Just as we've witnessed with every previous cancer in this series, not every drug trial proves successful. Pfizer's Sutent, for instance, is a very successful treatment for kidney cancer, gastrointestinal stromal tumors, and pancreatic endocrine tumors, but it didn't fare as well when it came to thyroid cancer. In a midstage trial targeting locally advanced or metastatic anaplastic differentiated thyroid cancer, Sutent was linked to two serious cardiac side effects that an independent monitoring committee felt required a close follow-up. This may not preclude Sutent from an eventual approval in helping advanced cases of thyroid cancer, but its side effects were enough to curb most of the enthusiasm investors had for the adding another indication.
What's coming down the pipeline
With surgery and/or radioactive iodine therapy being such an effective tool in treating the majority of thyroid cancer cases, outside of early stage trials and preclinical studies there isn't much going on in the thyroid cancer pipeline. There is one late-stage treatment in development that could provide a better outlook for those suffering with a more aggressive form of the disease: Nexavar.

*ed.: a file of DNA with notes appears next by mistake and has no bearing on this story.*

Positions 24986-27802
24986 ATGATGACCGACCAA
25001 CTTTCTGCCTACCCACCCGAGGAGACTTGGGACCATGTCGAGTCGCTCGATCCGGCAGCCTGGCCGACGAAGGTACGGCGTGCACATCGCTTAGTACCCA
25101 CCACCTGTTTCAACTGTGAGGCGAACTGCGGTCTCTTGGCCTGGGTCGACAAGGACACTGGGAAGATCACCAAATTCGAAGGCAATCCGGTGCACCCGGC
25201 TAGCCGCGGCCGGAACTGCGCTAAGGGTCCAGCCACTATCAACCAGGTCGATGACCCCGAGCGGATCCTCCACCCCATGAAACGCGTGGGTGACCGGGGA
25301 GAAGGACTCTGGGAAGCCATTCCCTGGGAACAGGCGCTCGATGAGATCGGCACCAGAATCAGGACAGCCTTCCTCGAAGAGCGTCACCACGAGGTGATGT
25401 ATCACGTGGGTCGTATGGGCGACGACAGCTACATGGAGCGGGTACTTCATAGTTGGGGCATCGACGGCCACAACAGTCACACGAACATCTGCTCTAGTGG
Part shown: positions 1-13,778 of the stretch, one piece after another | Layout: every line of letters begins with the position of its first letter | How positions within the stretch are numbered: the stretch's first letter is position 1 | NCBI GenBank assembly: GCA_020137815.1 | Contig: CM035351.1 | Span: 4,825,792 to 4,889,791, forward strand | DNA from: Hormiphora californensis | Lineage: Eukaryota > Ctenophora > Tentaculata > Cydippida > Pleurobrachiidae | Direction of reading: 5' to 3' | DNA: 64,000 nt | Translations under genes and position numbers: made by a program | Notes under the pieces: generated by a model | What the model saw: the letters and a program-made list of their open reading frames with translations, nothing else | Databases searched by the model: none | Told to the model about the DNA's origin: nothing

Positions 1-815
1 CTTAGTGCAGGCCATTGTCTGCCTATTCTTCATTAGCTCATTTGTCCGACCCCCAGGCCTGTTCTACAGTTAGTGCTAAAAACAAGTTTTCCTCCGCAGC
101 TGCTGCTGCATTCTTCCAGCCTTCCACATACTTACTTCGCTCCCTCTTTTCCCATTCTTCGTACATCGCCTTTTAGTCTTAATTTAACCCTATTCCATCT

Bayer and Onyx Pharmaceuticals' anti-cancer agent Nexavar could be well on its way to receiving FDA approval for patients with locally advanced or metastatic radioactive iodine-refractory differentiated thyroid cancer. Announced in early January, results from the late-stage trial demonstrated improved progression-free survival relative to the placebo. Nexavar, which is given in a tablet form twice daily, works by blocking receptors responsible for blood vessel growth, thereby starving the tumor, or tumors, of nutrients and oxygen needed to grow.
Your best investment
The good news with thyroid cancer is that a diagnosis isn't a death sentence and that it's curable if caught early enough. On the other hand, thyroid cancer also isn't an area of intense research, since surgery and radioactive iodine treatments seem to cure a vast majority of the population, even if thyroid cases are on the rise.